Gun and ammo choice - prosecutor's hayday?

Gun and ammo choice - prosecutor's hayday?

This is a discussion on Gun and ammo choice - prosecutor's hayday? within the Concealed Carry Issues & Discussions forums, part of the Defensive Carry Discussions category; This covers carry guns, ballistics, carry itself and self defence. Could be some web digging will bring up details extra. I happened to slip over ...

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  1. #1
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    Gun and ammo choice - prosecutor's hayday?

    This covers carry guns, ballistics, carry itself and self defence. Could be some web digging will bring up details extra.

    I happened to slip over to the house earlier and, finished up staying an hour to watch on NBC, a program dealing with the case of Harold Fish - found guilty of killing Gary Kunsley May 11 2004 and sentenced to 10 years.

    This was in AZ and the case was judged I believe summer last year. It seemed very convoluted in many ways but - showed up several worrying aspects.

    Fish was a CCW, trained and experienced... his carry was a 1911 in 10mm loaded with JHP's.

    I can only give basic details or I'll be writing a book ........ he encountered Kunsley while walking - Kunsley was walking dogs. Fish claimed Kunsley became highly aggressive after presumably his dogs had harried Fish a bit and words may have been exchanged (altho it seems no obvious weapon of any sort on Kunsley) ..... and he threatened Fish - an older man (approx 40 vs 55 ages). Possibly very intimidatingly such that Fish was fearful of being harmed.

    Some chr witnesses claimed Kunsley was a mild man, and a good many others described him as a time bomb! Therefore It seems fair to presume that Fish could indeed have feared for his life but the disparity of force was deemed extreme. I think perhaps he might have tried to achieve distance but maybe too things happened fast.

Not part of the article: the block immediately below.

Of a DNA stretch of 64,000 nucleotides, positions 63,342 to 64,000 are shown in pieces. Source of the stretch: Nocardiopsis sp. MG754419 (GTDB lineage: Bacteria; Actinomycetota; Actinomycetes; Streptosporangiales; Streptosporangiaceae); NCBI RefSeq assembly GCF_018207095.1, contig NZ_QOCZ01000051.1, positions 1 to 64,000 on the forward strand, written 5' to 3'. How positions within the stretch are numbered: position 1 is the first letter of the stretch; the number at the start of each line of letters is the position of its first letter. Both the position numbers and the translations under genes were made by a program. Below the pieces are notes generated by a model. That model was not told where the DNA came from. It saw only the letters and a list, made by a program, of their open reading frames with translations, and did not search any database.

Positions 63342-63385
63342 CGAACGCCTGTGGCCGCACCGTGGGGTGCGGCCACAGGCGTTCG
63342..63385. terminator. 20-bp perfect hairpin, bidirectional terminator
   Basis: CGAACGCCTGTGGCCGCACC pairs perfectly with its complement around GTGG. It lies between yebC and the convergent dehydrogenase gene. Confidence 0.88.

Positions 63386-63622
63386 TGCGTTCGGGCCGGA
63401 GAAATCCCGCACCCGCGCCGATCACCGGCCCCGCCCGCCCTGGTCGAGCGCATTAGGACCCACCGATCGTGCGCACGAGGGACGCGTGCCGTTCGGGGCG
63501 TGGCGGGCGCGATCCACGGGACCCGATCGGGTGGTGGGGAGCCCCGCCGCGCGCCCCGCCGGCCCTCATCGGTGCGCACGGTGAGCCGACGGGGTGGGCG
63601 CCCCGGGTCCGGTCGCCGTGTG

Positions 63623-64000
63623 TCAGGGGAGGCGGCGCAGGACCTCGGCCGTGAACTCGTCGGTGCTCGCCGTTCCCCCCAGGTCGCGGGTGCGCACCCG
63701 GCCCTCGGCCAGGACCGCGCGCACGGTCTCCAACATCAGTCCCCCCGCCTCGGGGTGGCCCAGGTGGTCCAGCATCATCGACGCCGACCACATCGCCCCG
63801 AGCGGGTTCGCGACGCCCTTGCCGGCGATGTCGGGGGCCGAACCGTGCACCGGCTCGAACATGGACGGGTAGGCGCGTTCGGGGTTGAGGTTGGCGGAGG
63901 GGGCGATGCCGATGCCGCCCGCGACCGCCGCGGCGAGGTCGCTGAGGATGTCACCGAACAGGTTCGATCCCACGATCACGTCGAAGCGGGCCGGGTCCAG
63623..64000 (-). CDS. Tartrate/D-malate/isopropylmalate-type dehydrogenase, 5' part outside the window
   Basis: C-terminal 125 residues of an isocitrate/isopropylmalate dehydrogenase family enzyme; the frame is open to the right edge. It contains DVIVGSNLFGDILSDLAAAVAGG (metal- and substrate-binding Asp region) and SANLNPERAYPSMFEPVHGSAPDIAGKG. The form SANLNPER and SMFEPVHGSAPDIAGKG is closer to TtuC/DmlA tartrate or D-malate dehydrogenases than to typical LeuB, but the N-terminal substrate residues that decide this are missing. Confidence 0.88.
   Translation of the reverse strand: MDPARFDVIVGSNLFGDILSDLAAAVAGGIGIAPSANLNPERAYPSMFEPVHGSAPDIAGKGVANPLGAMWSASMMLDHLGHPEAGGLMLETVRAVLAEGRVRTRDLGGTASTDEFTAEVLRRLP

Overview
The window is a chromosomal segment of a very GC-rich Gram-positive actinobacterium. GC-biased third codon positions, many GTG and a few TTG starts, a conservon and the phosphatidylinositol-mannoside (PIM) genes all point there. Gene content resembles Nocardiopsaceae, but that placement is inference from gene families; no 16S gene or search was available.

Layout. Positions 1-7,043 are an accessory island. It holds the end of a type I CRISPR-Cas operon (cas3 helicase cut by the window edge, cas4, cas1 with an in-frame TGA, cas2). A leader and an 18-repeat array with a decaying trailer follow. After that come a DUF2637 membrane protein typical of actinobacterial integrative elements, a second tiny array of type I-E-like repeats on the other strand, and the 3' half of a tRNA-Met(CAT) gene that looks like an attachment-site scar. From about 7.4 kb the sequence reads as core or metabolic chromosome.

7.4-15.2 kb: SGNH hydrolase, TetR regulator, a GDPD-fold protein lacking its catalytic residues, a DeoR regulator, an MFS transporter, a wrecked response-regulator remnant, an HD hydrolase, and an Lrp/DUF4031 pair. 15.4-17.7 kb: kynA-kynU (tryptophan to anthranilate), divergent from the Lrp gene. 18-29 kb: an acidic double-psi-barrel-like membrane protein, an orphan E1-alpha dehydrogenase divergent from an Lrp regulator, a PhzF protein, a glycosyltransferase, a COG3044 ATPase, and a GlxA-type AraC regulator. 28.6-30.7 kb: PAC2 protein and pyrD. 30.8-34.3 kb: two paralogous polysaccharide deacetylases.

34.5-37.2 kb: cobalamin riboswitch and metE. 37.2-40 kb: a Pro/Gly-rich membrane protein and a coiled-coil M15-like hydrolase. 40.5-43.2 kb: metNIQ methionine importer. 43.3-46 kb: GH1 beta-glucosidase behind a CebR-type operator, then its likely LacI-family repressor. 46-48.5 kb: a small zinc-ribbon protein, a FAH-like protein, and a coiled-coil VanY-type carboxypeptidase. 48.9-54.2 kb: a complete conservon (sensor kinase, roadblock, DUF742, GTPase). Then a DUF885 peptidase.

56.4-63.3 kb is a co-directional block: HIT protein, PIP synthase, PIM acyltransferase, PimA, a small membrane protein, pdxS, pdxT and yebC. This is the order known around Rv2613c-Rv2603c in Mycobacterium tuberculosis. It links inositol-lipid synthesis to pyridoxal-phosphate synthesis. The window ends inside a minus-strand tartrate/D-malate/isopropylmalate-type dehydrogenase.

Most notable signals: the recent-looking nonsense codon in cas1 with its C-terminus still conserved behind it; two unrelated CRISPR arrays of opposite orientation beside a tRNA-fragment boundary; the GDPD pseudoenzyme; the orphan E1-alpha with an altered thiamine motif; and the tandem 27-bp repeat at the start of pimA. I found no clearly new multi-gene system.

The other real biggie was - the prosecution made a BIG deal of the 10mm caliber and JHP's ... pointing out these were not even used by LE and were highly lethal - put over in a very damning way. OTOH defence claimed he carried for critter protection and so it was not an unusual choice of gun.

    As I said - plenty more to this but - it provides food for thought in many directions. Maybe if someone has time they could dig up some detailed web info.

    It highlights how we might be judged under threat, if a disparity of force, as well as choice of firearm and caliber.
    Chris - P95
    NRA Certified Instructor & NRA Life Member.

    "To own a gun and assume that you are armed
    is like owning a piano and assuming that you are a musician!."


    http://www.rkba-2a.com/ - a portal for 2A links, articles and some videos.


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    Member Array jeffkirchner's Avatar
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    After I watched that, in October, last year, I took the Golden Sabres out of my 457S and replaced them with Winchester FMJ target ammo. The next day I put the Golden Sabres back in the magazine. I'm all better now. A prosecutor will make something of whatever type of ammo you use. It's unfortunate that the one juror, the girl, seemed to convict Mr. fish mostly because of the ammo he used.